High School Musical 2 at Barrington Stage Company

Meet Music Director Brian Usifer, Young Artist on the Rise

By: - Jul 23, 2009

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Sports and theater are important activities that young people not only enjoy but help them develop important life skills. Each requires teamwork, discipline, physical agility and dedication to get right. Collaboration among the players is essential, as is leadership, and thus every team needs both a trainer and a captain. In football it is the coach and the quarterback, in music theater the Director/Cheographer who ready the team for the show, and the Musical Director who sets the pace and calls the plays.

When every member of the team does their job, you get a winner, and Barrington Stage Company could proudly hang some bright banners from the rafters of its main theatre to mark the achievements of their Youth Theatre. The sponsors of this effort, Wendy Laurin and Jeff Konowitch, BankNorth and The Berkshire Eagle all deserve their own applause for sticking with this worthy project through these tough economic times.

The fifteen members of the Youth Theatre were chosen during very competitive auditions last winter, overseen by Christine O'Grady and Brian Usifer. Ms. O'Grady watched over the staging and choreography, Mr. Usifer over the musical aspects, often coaching the individual singers and helping them find their characters through song. The final result is now live and on stage at St. Joseph's High School in Pittsfield through August 16 for all to see and enjoy.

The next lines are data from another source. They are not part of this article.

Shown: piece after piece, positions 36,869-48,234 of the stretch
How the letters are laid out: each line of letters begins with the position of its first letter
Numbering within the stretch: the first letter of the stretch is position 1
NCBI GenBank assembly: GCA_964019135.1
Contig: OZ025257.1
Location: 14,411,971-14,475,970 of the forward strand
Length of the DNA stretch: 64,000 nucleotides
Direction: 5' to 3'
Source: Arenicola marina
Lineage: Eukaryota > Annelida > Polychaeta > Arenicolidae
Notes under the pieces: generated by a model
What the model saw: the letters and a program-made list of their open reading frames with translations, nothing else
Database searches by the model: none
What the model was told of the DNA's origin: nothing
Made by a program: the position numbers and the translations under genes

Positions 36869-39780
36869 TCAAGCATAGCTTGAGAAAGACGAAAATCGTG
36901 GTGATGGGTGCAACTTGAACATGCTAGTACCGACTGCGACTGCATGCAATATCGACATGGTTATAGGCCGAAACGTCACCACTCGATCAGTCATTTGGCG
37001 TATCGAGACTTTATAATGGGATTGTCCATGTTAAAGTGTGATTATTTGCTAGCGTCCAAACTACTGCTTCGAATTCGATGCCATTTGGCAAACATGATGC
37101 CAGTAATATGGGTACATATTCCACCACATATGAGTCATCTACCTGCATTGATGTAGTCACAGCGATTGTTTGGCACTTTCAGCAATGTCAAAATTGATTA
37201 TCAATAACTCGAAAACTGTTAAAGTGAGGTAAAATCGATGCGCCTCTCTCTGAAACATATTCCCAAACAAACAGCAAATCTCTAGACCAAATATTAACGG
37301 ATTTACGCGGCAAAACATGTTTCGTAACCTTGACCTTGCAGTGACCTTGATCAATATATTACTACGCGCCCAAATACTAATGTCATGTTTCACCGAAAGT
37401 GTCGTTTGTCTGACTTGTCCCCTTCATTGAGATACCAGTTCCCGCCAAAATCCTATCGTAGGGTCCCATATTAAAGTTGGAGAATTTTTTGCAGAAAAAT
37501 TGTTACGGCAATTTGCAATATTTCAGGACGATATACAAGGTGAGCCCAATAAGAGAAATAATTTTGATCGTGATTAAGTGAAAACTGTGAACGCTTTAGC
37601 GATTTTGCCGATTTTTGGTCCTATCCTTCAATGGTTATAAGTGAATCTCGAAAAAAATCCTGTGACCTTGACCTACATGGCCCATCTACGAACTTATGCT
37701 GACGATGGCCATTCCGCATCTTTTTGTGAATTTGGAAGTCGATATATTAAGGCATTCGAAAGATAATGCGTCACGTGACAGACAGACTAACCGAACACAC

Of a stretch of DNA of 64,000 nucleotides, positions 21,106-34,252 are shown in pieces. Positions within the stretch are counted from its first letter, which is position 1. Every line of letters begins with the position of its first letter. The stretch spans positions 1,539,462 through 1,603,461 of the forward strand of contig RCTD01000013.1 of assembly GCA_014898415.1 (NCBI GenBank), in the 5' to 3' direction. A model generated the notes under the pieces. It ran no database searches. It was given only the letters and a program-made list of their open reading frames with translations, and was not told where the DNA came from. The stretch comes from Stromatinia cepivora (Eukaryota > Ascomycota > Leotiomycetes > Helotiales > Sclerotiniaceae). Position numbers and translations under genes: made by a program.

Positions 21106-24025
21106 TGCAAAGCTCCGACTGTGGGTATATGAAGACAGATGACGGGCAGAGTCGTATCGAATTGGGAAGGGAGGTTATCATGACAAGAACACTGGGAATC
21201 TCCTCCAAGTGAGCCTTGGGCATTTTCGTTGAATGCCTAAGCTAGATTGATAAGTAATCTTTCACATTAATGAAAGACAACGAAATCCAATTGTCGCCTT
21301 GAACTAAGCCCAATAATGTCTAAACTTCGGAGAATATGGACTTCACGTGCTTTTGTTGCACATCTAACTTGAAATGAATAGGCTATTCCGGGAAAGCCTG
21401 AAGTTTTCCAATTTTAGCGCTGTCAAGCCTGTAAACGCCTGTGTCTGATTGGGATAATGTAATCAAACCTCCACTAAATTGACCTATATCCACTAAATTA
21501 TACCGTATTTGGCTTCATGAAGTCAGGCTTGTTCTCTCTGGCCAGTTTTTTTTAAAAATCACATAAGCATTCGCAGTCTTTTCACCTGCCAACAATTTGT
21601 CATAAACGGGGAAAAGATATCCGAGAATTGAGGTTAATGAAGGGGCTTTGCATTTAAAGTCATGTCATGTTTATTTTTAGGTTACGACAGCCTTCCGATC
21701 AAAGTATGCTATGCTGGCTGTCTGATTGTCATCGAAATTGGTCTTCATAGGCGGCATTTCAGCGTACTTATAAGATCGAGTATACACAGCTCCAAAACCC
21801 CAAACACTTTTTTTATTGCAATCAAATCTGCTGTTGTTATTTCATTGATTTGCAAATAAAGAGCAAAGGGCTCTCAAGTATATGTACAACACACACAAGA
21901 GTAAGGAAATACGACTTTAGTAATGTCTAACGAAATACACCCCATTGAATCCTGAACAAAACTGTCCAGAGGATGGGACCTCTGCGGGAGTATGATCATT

We had a chance to catch up with Brian Usifer who, with Christine O'Grady, are on their second take of the Disney franchise, having previously presented the SRO Berkshire premiere of High School Musical for Barrington Stage audiences in 2007. High School Musical 2 marks the 10th year of Barrington Stage's Youth Theatre program, and Usifer's fifth season working with Artistic Director Julianne Boyd.

"My first involvement came as a result of working with Darren Cohen on the musical Parade while I was at NYU. That production showed me what incredible possibilities the theatre held for a musician like myself. Darren invited me up to the Berkshires to be the Assistant Music Director on Julie's Follies, and we have been working together ever since."

As a child, Usifer began climbing up to the piano keyboard at age four, and soon was playing the melodies from commercial jingles he heard on television. History repeats itself even today, when he tutors another four year old, theatre marketer Carolann Patterson's equally young son, though with results that are yet to be determined.  Mom and son were recently at a performance of HSM2 "and he was glued to that bleacher for the first act. During the break, Brian took us into the pit to show us his piano and the drums and now the kid is hooked" Patterson reports.